What we call it and how we spell it now may not be what people called it or how they spelled it three centuries or even three generations ago.
If a digitized document keyword search returns no hits, check for an index, usually at the back of the document, for your terms.
Always search for alternative words or phrases. It may be there after all.
Boston has many prominent sons and daughters. Some have families who came over on the Mayflower and some arrived on airplanes. Some made their name in trade and others in politics. Some may be famous only for being your grandparents. There are as many possible resources as there are countries they came from or jobs they held. See below for research suggestions.
Biographical research can, and should, go beyond obvious choices like general biographical dictionaries and encyclopedias. County and town histories will profile early settlers and prominent citizens. Business and industrial histories will offer background on business people and investors. Histories of the bench and bar discuss lawyers and judges. Military records record the residence, service and enlistment details for soldiers and sailors. Just about any area of endeavor (Arts, sciences, sports) will include biographical sources specific to that field.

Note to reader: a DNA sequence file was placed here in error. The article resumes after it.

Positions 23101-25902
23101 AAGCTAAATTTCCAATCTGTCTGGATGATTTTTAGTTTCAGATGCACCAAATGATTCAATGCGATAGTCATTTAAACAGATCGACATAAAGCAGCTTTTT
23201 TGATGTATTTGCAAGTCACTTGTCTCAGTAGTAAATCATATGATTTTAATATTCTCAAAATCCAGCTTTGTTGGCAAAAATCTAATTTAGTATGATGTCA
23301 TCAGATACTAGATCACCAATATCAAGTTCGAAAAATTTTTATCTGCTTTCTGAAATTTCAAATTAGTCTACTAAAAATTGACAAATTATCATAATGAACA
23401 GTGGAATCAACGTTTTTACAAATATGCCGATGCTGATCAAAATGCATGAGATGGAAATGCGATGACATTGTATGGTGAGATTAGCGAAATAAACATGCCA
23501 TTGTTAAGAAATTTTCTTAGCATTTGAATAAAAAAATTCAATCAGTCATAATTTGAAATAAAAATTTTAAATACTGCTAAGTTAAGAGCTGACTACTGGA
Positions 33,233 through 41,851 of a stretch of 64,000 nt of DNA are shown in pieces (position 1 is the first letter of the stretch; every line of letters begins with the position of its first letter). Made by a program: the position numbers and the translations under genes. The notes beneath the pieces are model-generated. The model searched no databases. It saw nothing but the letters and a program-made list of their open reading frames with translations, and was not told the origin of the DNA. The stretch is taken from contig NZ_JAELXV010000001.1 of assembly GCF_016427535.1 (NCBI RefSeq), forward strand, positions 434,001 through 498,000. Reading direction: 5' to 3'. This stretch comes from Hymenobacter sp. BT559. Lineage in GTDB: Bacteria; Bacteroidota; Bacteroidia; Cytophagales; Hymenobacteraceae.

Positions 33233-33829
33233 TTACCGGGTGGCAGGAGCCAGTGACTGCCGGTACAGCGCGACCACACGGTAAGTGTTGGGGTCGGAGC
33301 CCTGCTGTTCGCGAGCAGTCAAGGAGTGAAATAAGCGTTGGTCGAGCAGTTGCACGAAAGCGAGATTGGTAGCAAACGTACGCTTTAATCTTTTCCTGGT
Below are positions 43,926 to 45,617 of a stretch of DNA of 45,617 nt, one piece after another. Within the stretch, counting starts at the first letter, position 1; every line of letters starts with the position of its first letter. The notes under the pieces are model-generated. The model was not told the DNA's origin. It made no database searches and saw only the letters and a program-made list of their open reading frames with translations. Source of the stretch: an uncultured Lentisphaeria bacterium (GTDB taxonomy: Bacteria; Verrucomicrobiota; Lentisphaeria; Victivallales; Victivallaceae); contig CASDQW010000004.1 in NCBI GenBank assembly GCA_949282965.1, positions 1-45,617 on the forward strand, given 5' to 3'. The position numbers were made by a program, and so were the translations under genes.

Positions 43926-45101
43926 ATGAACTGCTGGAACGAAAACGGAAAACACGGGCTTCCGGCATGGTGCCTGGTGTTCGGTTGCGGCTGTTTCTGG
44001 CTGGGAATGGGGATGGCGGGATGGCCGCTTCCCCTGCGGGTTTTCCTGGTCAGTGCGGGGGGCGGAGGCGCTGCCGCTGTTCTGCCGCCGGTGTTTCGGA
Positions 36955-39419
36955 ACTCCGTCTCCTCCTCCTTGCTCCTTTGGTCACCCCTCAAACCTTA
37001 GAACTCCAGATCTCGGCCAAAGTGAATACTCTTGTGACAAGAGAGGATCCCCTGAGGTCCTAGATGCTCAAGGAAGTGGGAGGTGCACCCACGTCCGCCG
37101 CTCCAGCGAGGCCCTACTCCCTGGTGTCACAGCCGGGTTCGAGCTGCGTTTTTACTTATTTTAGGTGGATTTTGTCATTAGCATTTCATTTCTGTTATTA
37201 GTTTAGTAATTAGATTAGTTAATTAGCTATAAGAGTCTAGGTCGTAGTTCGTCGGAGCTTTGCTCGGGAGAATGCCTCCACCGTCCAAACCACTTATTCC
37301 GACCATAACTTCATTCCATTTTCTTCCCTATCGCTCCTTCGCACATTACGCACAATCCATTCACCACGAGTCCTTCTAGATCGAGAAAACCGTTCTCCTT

The Boston Public Library does not collect public school yearbooks (Check with the school's library or the City of Boston Archives.) We do have Harvard Class Reports, Social Registers, City Directories, Lists of Residents and more.
You will find it helpful to search the catalog by location:
or by group:
African Americans -- Massachusetts -- Boston
Jews -- Massachusetts -- Boston
or by topic:
Lawyers -- Massachusetts -- Biography
Women -- Massachusetts -- Biography
Primary source materials also may be found in special collections and databases. A small sample is listed below: